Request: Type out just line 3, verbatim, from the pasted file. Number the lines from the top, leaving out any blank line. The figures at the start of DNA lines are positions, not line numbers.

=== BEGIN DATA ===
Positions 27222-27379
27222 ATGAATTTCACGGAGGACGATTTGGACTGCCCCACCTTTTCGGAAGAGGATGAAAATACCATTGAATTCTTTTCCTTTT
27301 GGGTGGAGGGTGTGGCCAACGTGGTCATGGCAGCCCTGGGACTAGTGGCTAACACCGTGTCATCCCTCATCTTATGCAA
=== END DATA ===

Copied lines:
27301 GGGTGGAGGGTGTGGCCAACGTGGTCATGGCAGCCCTGGGACTAGTGGCTAACACCGTGTCATCCCTCATCTTATGCAA